Bernard Keenan in the Guardian: What will the name Abu Qatada signify to future students of the British legal system? Jordan’s courts convicted Qatada in 2000, while he was in the UK, based on information extracted from alleged co-conspirators by means of torture. Last year, Jordan agreed that any retrial in person would not rely on torture evidence. Without recourse to torture evidence, the prosecution case against him collapsed on Wednesday. The effects on our legal system associated with Qatada are longer-lasting [...]
On Wednesday, the Home Office sought to set the media agenda by reassuring the public that Qatada will not return to the UK, even though there is no suggestion whatsoever that he wants to.[...]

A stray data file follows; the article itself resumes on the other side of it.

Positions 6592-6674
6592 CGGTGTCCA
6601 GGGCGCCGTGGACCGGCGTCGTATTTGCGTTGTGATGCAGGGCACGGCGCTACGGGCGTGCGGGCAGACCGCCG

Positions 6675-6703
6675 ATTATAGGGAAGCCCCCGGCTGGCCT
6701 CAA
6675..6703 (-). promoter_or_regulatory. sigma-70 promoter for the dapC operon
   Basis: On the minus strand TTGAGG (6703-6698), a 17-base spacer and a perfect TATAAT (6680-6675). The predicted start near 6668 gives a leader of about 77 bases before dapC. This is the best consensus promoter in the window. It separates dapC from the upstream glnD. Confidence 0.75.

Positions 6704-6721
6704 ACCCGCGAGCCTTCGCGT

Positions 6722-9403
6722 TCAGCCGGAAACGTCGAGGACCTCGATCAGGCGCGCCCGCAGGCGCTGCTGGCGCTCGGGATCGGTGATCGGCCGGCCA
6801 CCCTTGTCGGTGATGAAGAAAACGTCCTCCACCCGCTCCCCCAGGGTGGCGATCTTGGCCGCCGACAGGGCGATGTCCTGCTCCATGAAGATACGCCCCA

Abu Qatada will come to symbolise a brief period in legal history when a parallel system of secret justice was established, the enforcement of human rights norms portrayed as naive or even dangerous, and the legal mechanisms for full surveillance of the population put in place.